I Just Want to Stop the World Here for a Moment to Say, “Wait, did that really happen?”

I Just Want to Stop the World Here for a Moment to Say, “Wait, did that really happen?”

And I’m neither referring to NASA landing and operating 5 rovers on Mars (not to mention a helicopter), nor am I referring to the fact that an Airbus 350 weighing 620,000 lbs. at takeoff can stay airborne for 19 hours and fly 9700 miles. While I marvel at these stellar (and interstellar) achievements, what I am referring to specifically is something even more miraculous and decidedly earthbound. It’s probably the most miraculous feat of forever and for all-time. What I’m referring to is free soloist Alex Honnold becoming the first human to summit the 3200′ sheer granite face of El Capitan. And he improbably accomplished this without benefit of any mountaineering equipment except for a pair of really good rubbery shoes and a keen sense of which way is up.


I’m not sure Alex Honnold  understands the gravity of his situation. Alex shown here defying every one of Isaac Newton’s Laws of Motion.

I use the term “the first human” advisedly because even though I’ve witnessed Mr. Honnold ascend El Capitan in the movie Free Solo, I still don’t believe it’s humanly possible to do what he did. Clearly his status as “human” is in question. Even hybrid human Jeff Goldblum in “The Fly” would have had difficulty traversing this unforgiving eminence. And Honnold made his ascent in only 3 hours and 56 minutes – or about as fast as it takes Elon Musk to manufacture 150 Teslas. So perhaps you can understand why, when I consider Mr. Honnold’s feat, I say, “Wait, did that really happen?”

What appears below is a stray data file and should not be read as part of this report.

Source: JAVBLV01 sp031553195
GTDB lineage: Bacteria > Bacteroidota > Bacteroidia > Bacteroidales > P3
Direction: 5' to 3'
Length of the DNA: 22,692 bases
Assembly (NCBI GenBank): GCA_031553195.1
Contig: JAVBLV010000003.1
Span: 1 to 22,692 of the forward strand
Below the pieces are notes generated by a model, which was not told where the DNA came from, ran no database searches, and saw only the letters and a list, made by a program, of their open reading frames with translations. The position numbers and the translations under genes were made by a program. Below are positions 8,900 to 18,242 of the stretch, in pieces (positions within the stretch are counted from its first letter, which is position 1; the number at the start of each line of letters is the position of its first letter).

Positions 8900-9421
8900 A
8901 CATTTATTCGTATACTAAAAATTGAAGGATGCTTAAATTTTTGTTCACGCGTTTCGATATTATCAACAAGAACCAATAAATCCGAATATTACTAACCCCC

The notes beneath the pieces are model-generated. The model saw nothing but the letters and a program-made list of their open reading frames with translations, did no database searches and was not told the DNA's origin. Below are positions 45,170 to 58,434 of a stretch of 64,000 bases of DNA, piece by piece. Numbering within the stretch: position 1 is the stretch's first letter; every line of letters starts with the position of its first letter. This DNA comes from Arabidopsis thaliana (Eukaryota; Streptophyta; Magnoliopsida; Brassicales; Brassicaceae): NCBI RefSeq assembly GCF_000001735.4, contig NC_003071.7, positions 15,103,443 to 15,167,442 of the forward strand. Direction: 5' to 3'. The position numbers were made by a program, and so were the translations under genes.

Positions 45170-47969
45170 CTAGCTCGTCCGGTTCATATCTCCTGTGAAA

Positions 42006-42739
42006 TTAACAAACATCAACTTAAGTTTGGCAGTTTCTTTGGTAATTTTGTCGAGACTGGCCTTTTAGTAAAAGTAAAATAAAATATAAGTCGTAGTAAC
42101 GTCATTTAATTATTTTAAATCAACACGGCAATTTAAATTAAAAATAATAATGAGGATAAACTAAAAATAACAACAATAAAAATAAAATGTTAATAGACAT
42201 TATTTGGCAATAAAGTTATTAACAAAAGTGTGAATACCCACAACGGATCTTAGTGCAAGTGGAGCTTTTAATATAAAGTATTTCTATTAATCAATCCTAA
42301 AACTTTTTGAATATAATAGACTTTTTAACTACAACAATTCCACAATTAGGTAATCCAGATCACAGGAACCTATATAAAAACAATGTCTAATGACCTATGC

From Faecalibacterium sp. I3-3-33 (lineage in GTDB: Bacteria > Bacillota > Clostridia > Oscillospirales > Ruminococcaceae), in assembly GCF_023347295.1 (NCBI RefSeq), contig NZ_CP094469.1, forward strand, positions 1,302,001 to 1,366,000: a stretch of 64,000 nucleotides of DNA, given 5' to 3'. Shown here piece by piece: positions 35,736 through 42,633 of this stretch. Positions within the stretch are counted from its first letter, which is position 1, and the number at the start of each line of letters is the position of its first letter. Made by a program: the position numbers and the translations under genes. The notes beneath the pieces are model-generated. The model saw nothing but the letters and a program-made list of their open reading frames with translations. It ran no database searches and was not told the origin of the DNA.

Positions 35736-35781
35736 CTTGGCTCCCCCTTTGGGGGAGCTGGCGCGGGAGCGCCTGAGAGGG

Yes, it really did happen and there is much to say about this superhuman achievement. But words will only conjure a mental dimension of this experience and that’s why I’ve provided some video: Free Solo. It is a worthy exploration to comment on and marvel at this spectacle of indescribable derring-do. And as I share my sense of unalloyed awe at Alex’s outrageous feat and his courageous feet, I realize this endeavor is just business as usual for our uniquely wired Alex. He is not doing this with feigned swagger and false bravado. To Alex, this anti-acrophobic act is not some kind of flashy derring-do. It’s just…do.


Obviously Alex doesn’t understand the gravity of the situation, otherwise he’d never undertake such a vertiginous high wire act. Although this entire event appears to be a case of man vs. nature, it’s really just Alex vs. himself.